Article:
Easter Monday 2017
Homily given by Fr Gabriel Everitt, this year's Triduum retreat giver, at the Conventual Mass on Easter Monday morning.
(Image: detail from a fresco by Giotto, 14th century - click here for the full image and more details)
I welcome you to this Mass this morning on behalf of Fr Abbot, of Fr Prior, who has presided our celebration of Easter, and of all the monastic community. We thank you for being here for these days, because the truth is that we would have had a poor celebration of Easter here without you and I assure you of our prayers for you as you return home and for the time ahead.
Some of you have been hearing this voice now speaking to you rather a lot over the past days. The voice itself is rather ready for a break, and you may be too. So conscious of this, and of approaching departures, it seems a certain brevity will be best all round.
In the gospel for Easter Monday we hear the words of the risen Jesus to the women, running from the tomb ‘with awe and great joy’. Jesus himself, once dead, now raised, meets them and while they clasp his feet he says ‘Do not be afraid; go and tell my brothers that they must leave for Galilee; they will see me there’.
In echo of previous preachers on this day, I warm to the reference to Galilee, which was home for his disciples. From the experience of Easter we go home. In many ways it is good to go home, but I know you face difficulties and challenges there too, that will not necessarily have gone away. At the end of today’s gospel there is a reference to the fact that the leaders of the people were enemies to the first proclamation of the Christian gospel. We can have enemies without and fears within. Actually the monastic community does not get to stay in Jerusalem either: term begins again this week and we too face difficulties and challenges. Please pray for us as we do for you.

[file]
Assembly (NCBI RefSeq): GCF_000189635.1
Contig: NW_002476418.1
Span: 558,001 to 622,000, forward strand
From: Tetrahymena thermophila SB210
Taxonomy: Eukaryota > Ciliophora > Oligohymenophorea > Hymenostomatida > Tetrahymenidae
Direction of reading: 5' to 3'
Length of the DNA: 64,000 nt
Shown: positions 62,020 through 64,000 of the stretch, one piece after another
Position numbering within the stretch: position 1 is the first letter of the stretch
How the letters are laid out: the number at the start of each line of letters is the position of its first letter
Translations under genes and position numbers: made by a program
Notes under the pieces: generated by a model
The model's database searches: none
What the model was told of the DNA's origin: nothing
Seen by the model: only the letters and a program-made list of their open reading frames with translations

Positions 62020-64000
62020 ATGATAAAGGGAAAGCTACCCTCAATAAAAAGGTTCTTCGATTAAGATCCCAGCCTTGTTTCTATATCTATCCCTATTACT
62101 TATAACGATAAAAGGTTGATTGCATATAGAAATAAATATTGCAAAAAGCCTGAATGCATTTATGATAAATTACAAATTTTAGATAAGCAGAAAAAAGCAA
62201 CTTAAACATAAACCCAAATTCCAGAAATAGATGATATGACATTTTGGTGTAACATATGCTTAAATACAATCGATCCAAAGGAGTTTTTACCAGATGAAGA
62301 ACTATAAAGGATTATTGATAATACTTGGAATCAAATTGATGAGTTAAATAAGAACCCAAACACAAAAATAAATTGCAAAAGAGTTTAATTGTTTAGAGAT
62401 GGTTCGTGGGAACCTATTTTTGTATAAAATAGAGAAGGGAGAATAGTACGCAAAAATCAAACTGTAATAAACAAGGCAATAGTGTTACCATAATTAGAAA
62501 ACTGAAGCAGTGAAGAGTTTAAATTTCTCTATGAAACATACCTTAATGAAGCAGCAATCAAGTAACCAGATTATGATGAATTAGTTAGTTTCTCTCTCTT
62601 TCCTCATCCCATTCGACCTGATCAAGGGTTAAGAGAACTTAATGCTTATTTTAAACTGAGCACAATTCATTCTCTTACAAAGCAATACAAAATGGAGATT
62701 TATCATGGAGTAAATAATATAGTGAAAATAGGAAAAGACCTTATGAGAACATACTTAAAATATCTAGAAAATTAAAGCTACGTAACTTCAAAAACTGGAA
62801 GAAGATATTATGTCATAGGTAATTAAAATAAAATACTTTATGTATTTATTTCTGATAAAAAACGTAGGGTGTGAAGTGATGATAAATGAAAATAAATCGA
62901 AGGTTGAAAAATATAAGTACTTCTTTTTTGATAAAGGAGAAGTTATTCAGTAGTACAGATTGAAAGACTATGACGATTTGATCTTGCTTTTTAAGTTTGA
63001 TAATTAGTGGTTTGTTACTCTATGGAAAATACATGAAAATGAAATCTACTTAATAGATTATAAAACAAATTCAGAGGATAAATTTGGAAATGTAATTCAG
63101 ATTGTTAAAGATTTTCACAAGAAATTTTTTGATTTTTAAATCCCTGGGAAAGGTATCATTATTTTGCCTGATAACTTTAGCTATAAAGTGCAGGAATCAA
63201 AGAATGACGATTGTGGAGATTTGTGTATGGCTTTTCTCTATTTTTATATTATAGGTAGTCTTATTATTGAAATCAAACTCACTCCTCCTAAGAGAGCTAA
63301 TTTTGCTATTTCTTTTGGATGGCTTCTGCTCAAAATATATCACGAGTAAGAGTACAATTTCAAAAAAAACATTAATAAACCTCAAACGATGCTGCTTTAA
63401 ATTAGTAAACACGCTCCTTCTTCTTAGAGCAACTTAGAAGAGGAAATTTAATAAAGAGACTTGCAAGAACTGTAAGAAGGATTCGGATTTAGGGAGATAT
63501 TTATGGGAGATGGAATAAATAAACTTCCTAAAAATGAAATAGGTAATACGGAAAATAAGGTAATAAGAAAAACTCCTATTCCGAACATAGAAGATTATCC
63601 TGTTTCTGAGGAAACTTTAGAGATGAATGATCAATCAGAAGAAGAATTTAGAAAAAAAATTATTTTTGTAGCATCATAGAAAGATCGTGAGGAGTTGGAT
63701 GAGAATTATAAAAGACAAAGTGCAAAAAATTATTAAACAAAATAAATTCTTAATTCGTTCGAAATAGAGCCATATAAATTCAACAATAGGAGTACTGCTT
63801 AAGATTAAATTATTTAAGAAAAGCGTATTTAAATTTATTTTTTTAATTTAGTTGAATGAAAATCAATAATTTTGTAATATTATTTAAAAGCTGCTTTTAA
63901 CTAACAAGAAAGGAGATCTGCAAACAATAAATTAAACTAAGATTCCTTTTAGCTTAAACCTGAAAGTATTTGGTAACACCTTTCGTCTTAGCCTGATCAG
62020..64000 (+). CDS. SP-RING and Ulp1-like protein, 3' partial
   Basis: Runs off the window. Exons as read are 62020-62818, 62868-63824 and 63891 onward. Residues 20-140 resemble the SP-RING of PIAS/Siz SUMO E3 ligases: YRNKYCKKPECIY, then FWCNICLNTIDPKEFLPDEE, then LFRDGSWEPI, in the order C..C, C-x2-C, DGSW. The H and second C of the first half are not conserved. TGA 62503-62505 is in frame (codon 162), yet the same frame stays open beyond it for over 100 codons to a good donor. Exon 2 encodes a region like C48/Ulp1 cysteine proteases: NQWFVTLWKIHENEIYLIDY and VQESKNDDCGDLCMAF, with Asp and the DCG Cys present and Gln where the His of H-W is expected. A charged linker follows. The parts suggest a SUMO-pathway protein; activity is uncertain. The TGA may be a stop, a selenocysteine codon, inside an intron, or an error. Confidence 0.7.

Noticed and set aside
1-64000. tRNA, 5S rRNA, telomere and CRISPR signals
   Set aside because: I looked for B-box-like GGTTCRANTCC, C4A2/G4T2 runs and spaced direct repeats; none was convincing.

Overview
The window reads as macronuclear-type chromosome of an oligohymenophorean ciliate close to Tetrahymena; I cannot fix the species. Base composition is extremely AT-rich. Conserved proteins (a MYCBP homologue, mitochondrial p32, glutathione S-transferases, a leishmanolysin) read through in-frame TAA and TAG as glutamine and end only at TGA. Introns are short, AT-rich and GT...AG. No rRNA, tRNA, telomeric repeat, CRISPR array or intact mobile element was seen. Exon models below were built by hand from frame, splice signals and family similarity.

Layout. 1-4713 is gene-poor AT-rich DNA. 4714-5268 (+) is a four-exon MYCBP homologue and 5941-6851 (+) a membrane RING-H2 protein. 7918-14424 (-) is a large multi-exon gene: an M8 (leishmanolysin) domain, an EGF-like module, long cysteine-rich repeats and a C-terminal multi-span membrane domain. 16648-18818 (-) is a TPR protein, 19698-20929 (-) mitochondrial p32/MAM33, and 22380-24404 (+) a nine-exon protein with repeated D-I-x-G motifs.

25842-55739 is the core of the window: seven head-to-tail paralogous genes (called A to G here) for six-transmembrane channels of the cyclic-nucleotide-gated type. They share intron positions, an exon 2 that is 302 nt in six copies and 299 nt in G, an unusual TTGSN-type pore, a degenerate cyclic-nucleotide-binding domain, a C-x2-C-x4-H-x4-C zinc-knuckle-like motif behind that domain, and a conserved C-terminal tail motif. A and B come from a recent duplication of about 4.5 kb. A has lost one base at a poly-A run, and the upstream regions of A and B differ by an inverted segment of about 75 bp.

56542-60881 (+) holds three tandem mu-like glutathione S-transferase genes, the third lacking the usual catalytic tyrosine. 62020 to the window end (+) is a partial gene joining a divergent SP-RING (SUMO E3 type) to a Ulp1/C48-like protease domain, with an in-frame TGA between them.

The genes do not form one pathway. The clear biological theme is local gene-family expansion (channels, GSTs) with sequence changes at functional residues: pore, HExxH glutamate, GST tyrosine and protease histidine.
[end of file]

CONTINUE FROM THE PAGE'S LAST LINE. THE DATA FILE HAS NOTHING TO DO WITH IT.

'In the Galilee of our daily lives we will find faith as well as some doubt, this is the usual way, but in our own way we too may see him and worship. We have been given ways to do this in Word and Sacrament.'
But remember Jesus says: go, leave for Galilee, you will see me there. We go to find the risen Jesus. And more than find. When St Matthew in fact comes to tell of this right at the end of his gospel he says ‘When they saw him [that is in Galilee, in their homeland] they worshipped him but some doubted’. In the Galilee of our daily lives we will find faith as well as some doubt, this is the usual way, but in our own way we too may see him and worship. We have been given ways to do this in Word and Sacrament.
But I want to look in particular at one phrase from the saying of Jesus in today’s Gospel: ‘they will see me’. This is the promise of Jesus to his disciples and it is also his promise to us, always a little bit in front of us, ‘You will see me’. It is a strong word, this future and assured ‘will’.
The last word of St Benedict’s Rule is ‘Amen’. The penultimate word in Latin is ‘pervenies’ – literally to come through I take it and it might be translated ‘you will arrive’ or ‘you will reach’. The context at the end of the Rule is ‘Are you hastening towards your heavenly home? Then, with Christ’s help, keep this little rule that we have written for beginners. After that you can set out for the loftier summits … and under God’s protection you will reach them’. Again a strong word, this future and assured ‘will’.
So let us not be afraid, but rather go forward in faith and trust. St Benedict’s promise to us is ‘you will come through, you will reach, you will arrive’. Christ’s promise is ‘you will see me’.